Sleater-Kinney’s ‘Hurry On Home’ to the Modern Times

By: Patricia Kusumaningtyas |

Riot grrrl pioneers Sleater-Kinney came back from their slumber in 2015, releasing No Cities to Love after a 10-year hiatus. Four years after their release, it seems like they’re returning stronger than ever. Sleater-Kinney released their new single, “Hurry on Home,” after announcing that they’re back in the studio with indie rock icon St. Vincent taking on production duties. The single shows that the band, which started in the 90s, is ready to tackle new eras and sounds of the 2010s.

With “Hurry on Home,” Sleater-Kinney experiments with new sounds. With St. Vincent on board, it is obvious to notice some of her signature quirks in the single. “Hurry on Home” starts with vocalist Corin Tucker harmonizing a cappella with her usual rasp, then, this sound is interpolated throughout the track. This sound is something we hear often in St. Vincent’s body of work. We also hear a lot of vocal layering and screaming, something also familiar in St. Vincent’s music. The vocalization on the start of the song is followed by a consistent, strong guitar riff together with a solid bass drum beat; Sleater-Kinney is definitely coming in strong with the start of their new album-tour era.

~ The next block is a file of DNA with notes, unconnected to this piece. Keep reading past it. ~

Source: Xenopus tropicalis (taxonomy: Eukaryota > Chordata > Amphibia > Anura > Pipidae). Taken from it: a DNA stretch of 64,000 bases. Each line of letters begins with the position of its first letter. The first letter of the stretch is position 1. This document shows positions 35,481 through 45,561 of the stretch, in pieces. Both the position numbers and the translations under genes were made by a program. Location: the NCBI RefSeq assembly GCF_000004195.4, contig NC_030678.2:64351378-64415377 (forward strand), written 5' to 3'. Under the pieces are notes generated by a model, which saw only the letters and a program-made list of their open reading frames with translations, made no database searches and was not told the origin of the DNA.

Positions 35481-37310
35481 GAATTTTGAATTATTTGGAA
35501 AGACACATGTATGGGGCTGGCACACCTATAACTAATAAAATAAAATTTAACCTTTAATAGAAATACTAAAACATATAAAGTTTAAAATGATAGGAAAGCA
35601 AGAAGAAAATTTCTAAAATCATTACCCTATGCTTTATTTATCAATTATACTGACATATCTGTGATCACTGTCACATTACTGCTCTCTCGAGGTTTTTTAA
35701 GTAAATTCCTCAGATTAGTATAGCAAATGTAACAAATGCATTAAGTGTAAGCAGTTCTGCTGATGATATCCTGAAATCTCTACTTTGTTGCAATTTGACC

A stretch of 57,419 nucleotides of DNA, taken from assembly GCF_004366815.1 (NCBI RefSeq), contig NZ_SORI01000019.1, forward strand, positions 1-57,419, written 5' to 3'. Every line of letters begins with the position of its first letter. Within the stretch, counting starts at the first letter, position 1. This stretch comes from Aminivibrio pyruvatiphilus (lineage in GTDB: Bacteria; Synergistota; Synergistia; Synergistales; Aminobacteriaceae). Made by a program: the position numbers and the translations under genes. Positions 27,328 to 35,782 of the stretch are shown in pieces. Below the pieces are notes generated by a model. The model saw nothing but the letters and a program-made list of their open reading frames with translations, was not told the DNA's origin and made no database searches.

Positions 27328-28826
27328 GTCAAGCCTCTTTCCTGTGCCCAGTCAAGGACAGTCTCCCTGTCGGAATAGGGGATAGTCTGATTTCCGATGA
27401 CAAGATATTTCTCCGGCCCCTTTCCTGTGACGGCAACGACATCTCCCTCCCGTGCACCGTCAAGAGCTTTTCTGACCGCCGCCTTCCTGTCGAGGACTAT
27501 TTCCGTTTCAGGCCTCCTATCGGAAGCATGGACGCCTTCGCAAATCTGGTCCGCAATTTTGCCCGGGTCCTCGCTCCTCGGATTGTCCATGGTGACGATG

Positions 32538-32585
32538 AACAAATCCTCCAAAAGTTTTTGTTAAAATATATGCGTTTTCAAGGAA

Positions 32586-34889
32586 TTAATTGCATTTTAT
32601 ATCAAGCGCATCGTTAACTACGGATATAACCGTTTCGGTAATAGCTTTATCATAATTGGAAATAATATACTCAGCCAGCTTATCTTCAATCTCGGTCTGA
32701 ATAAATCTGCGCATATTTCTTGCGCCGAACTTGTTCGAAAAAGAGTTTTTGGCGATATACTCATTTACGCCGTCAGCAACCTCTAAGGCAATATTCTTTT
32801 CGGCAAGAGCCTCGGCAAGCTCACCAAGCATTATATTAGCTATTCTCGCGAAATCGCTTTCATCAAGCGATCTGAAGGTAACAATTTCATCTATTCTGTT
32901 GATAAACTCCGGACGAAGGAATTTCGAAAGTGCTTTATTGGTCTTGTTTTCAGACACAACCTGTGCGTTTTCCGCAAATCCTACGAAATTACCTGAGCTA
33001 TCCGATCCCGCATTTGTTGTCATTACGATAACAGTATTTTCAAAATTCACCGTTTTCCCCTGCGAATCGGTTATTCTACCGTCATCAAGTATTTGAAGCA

“Hurry on Home” still carries some of Sleater-Kinney’s signature sound. Throughout the song we can hear multiple guitar riffs interlaced and layered between each other—even featuring a guitar solo near the end. The lyrics work as a mantra throughout the song, starting from pieces of lyrics they’ve teased with their promotional material in the past few days (“You know I’m unfuckable / Unloveable / Unlistenable / Unwatchable”) and their incantation of “You got me used to loving you” that trails off until the end of the song. The mantra-like delivery of the lyrics complement the strong guitars and drums really well.

“Hurry on Home” balances Sleater-Kinney’s original sound and experimentation with new sounds, showing that they’re not just creating music from a bygone era—they’ve awoken from their slumber and reinventing the times. The music video for the single, directed by Miranda July, shows the lyrics as a conversation through text, and displays the user searching for answers through YouTube searches, tarot, and I Ching apps. The video relates back to the music; how are we still confused in a world where everything is connected, and how do we catch up with the times?

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